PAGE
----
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Welcome! I’m Suzanne, the author and photographer of this blog. I hope what you find here informs and inspires you, and brings beauty and calm to your day.

How to move a peony bush without upsetting the fairies

How to move a peony bush without upsetting the fairies

 how to transplant a peony bush

I’m excited about our up-coming backyard make over but nervous about the fate of two spectacular peony bushes.

I need to move them before yard work begins. But here’s the thing: peony plants, especially mature ones like the ones in our yard, don’t like to be moved. Plus now is not the best time; autumn, when peonies are entering dormancy, is ideal. But I can’t wait until then. 

 transplanting a peony bush
 transplanting a peony bush
 transplanting a peony bush

In the Victorian ages it was considered unlucky to dig up a peony bush. If you did, the fairies would curse you. I dislike thoughts of upsetting fairies or inviting curses but I'm determined to try and save the peonies before the yard gets dug up in a few weeks.

I'm hopeful yet aware the odds of a successful transplant aren’t necessarily in my favour.

Now may not be the best time for transplanting but there are factors I have control over, which might make the move less traumatic. 

 transplanting a peony bush
 transplanting a peony plant
 transplanting a peony bush
 transplanting a peony bush

With a deep root system, it’s challenging to transplant a mature peony without causing damage. To invite success - and by success I mean a bush that continues to produce blooms - I plan to proceed carefully and respectfully, digging as wide and as deep as possible to minimize root disturbance or damage. 

Next, I will replant quickly and in a sunny location, too, taking care to plant the bushes no deeper than they were growing before. The more shallow the better. A little added compost will help, too. 

 transplanting a peony bush
 transplanting peonies
 transplanting a peony bush
 transplanting a peony bush
 transplanting a peony bush

Even if all goes well the peonies might be resentful; it's normal to lose a couple of seasons of blooms after a transplant.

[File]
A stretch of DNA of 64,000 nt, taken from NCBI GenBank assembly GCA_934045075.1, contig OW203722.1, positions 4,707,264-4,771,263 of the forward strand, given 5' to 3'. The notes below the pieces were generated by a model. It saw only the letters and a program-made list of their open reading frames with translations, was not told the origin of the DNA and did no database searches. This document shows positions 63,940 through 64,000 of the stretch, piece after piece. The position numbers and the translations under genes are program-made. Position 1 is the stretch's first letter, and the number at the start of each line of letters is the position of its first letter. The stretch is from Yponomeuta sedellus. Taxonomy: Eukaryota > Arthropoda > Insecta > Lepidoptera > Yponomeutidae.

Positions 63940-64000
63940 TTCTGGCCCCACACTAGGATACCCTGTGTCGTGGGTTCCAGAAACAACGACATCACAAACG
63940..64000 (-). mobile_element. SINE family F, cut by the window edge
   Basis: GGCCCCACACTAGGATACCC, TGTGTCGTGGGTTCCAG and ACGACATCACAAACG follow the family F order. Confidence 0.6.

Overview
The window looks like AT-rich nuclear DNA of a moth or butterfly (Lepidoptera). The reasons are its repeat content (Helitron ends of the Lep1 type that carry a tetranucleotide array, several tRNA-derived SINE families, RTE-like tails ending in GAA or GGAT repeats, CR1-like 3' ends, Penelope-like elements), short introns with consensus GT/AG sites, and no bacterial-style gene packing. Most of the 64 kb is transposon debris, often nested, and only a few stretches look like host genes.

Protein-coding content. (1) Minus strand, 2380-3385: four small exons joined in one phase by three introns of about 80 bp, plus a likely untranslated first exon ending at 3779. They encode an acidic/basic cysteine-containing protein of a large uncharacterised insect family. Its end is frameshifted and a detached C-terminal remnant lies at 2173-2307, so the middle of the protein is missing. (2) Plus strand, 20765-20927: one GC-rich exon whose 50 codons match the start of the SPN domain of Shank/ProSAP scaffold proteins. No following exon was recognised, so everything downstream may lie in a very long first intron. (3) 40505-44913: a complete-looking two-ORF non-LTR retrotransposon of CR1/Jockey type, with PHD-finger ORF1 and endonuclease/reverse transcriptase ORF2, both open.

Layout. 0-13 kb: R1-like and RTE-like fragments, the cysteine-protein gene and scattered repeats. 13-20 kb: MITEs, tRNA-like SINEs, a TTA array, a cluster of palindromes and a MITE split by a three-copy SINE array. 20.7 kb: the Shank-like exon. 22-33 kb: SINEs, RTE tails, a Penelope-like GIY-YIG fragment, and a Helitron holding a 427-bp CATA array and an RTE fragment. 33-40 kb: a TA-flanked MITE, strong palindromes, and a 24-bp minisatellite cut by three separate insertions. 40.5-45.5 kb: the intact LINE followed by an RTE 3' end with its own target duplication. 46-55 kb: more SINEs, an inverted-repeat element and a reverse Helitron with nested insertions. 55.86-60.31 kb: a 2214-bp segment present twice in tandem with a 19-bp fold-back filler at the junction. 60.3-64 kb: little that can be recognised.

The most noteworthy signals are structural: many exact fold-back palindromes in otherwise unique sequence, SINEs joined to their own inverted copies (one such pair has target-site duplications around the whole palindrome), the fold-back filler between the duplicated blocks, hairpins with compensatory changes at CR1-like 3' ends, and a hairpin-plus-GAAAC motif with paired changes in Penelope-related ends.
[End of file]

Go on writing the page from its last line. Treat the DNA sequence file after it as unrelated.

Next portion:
It might be awhile before these bushes flower again and, since peony season is fleeting, here are a few tips on how to really enjoy these elegant blooms while they are here:

Bring them inside and place them in single stem vases or in bunches in larger vases.

Cut the buds before they’ve fully opened but after they’ve started to crack.

Give stems an angle cut.

The more foliage you strip off before you put them in water, the more the water will hydrate the flower heads and cause them to open quickly. 

Ants love the sticky syrup that appears on the buds. They usually parade off after awhile but if the ants haven’t left yet and you want to bring cut flowers inside, cut the stems and place the flowers in a water-filled vase. Place the vase in the shade and leave outside overnight. The ants should vacate and then you can bring the flowers inside without bringing the ants in, too.

Peony blooms dry beautifully. Attach a rubber band around each stem or bunch, then hang the flowers upside down. Allow inverted peonies to dry for one to two weeks or until they are no longer limp when turned right side up.

 transplanting peony bushes
 transplanting a peony bush
 transplanting a peony bush
 transplanting a peony bush
 transplanting a peony bush
 transplanting a peony bush
This and that

This and that

Chocolate layer cake with ganache and mashed raspberries, grain-free, dairy-free and refined sugar-free

Chocolate layer cake with ganache and mashed raspberries, grain-free, dairy-free and refined sugar-free